New Earned Sick Time Notice and Updated Safe Harbor Regulation

By Alexandra D. Thaler

With just weeks to go before the Massachusetts Earned Sick Time law goes into effect on July 1, 2015, the Massachusetts Attorney General’s Office is continuing to issue guidance and documentation relevant to the law, including the required notice posting and an update to its safe harbor regulation.

The AGO’s current draft regulations provide that this Notice of Employee Rights (and not an employer-drafted alternative), must be both posted in a conspicuous location at Massachusetts worksites and distributed to employees.  The English language version of the required poster is now available here.  The AGO’s notice contains the basic outlines of the law’s requirements, including, among other things, minimal required rates of accrual and carry-over, permissible reasons for use, employee notice obligations, and contact information for the AGO (as required by the authorizing legislation).  It also reminds employees that sick time cannot be used as an excuse to be late for work, and that misuse of sick leave may result in discipline. Read more

Supreme Court Rules on Pregnancy Accommodations

By Martha J. Zackin

Early this week, the United States Supreme Court issued its much-anticipated decision in Young v. United Parcel Service, Inc., finding that UPS may have engaged in pregnancy discrimination by refusing to accommodate an employee’s pregnancy-related lifting restrictions by transferring her to a light duty position.  In so holding, the Supreme Court applied the same legal standard to pregnancy discrimination cases as applies to cases based other categories protected under Title VII (race, sex, religion, ethnicity, and the like).  Specifically, the Court applied the burden-shifting analysis articulated in McDonnell Douglas v. Green and its progeny, pursuant to which the plaintiff first must establish that the facts alleged are adequate to support her claim.  Thereafter, the employer is given the opportunity to articulate a legitimate, nondiscriminatory reason for its action, which reason the plaintiff must show is merely a pretext for discrimination before she may proceed to trial. Read more

NLRB Strikes Down “Overbroad” Confidentiality Agreement

By Martha J. Zackin

As an employment lawyer, I have had the opportunity to review hundreds of confidentiality and non-disclosure agreements.  Although there are invariably differences from one agreement to the next, virtually all have at least one thing in common- the inclusion of “employee information” within the description of information to be kept confidential.  Such “employee information” typically includes, among other things, salary and pay rates, incentive compensation structures, and disciplinary or investigatory matters.

Over the past few years, the National Labor Relations Board (the Board) has increasingly sought to protect both unionized and non-unionized employees’ rights under Section 7 of the National Labor Relations Act (NLRA), which provides that all employees have the broad right to engage in “concerted activities for the purpose of collective bargaining or other mutual aid or protection.”   For example, the Board has found that Section 7 rights are impinged by policies that require employees to be courteous, refrain from discussing internal investigations, prohibit employees from disparaging or defaming the employer, and prohibit gossip and negativity in the workplace.  (click here for a compilation of NLRB-published information pertaining to social media policies and the use of Facebook and Twitter by employees).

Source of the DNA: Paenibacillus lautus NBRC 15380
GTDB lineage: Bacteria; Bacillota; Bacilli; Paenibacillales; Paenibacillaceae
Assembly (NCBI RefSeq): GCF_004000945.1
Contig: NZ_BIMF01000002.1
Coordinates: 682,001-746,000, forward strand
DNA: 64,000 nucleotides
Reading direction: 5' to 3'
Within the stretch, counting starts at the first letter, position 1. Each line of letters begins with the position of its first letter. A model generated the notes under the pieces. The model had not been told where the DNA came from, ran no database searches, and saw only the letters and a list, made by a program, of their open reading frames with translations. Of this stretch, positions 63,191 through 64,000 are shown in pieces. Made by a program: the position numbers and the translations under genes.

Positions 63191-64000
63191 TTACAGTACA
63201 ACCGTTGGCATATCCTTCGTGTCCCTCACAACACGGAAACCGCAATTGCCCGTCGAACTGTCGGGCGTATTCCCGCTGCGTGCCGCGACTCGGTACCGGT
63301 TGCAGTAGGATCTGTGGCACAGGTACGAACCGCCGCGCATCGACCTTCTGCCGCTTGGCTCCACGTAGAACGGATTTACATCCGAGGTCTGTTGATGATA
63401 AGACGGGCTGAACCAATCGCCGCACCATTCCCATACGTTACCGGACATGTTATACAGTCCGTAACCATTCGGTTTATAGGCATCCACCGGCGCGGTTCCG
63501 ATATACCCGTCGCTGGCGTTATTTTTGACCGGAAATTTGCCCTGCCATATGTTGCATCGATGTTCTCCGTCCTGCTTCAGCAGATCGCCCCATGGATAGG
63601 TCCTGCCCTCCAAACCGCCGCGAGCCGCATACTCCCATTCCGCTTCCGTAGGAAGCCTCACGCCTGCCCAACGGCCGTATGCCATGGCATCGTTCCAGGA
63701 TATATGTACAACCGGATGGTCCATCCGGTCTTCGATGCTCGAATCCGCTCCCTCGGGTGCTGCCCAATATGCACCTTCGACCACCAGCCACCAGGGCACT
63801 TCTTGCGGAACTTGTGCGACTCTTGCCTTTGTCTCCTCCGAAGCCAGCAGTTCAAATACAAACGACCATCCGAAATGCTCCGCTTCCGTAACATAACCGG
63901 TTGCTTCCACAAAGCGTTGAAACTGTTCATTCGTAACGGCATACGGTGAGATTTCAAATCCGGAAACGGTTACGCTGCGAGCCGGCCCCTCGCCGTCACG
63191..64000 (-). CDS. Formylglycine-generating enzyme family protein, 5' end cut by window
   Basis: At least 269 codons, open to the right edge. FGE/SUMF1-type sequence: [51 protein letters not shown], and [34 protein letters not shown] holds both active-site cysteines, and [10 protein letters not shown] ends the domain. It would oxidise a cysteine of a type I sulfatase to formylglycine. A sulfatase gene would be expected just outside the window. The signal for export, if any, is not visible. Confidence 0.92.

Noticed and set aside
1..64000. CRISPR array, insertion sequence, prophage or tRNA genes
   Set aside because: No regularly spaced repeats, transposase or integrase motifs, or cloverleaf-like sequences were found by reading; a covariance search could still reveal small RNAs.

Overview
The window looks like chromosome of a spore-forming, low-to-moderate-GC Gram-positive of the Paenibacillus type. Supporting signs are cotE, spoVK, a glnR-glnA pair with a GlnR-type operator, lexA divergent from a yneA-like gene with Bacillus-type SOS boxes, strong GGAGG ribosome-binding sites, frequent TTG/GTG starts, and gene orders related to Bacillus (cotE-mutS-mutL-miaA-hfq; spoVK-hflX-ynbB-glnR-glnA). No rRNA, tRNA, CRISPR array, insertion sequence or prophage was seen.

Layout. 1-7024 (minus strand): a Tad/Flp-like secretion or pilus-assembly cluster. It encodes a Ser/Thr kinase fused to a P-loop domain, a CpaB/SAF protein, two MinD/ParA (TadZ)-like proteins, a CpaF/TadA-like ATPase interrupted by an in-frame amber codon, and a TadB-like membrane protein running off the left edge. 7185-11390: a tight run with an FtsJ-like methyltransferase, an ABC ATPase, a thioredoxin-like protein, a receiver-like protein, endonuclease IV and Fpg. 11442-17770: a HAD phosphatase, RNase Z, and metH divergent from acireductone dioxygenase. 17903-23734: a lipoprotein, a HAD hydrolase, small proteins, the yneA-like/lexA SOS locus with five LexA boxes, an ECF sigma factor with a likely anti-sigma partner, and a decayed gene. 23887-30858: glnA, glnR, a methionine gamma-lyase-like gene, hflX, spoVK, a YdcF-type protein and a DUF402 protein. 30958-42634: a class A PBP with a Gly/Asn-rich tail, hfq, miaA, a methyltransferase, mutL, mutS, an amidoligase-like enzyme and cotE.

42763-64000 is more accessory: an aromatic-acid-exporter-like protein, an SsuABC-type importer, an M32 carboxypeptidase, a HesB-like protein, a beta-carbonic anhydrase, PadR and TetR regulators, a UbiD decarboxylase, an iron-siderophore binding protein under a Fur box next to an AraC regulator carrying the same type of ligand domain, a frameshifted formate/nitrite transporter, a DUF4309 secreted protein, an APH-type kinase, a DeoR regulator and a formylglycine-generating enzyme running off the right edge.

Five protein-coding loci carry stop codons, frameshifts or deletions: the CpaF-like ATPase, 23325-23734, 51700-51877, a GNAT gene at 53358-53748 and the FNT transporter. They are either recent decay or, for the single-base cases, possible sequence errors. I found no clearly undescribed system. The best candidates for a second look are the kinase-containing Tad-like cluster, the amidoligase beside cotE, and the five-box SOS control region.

Recently, the Board added standard confidentiality agreements to the growing list of employer policies it has found to violate Section 7, by invalidating a handbook policy that prohibited employees from disclosing or using “for his or her own benefit or the benefit of others, either during or after employment, employer information including “human resources related information” and information pertaining to “investigations by outside agencies.”  This policy, the Board found in Battle’s Transportation, Inc., was overbroad because employees “would reasonably construe those phrases to encompass terms and conditions of employment or to restrict [them] from discussing protected activity, such as Board complaints or investigations.  The Board also found a company directive that prohibited employees from discussing company business with company clients to be unlawfully vague and overbroad, because “employees would reasonably construe this prohibition to restrict discussion about union-related matters.”

Although the Battle’s Transportation workplace is unionized, it is likely that the Board would similarly strike down an “overbroad” confidentiality agreement within a non-unionized workplace.  Although the fight is far from over, it may make good practical sense to review and modify policies now, before the NLRB comes calling.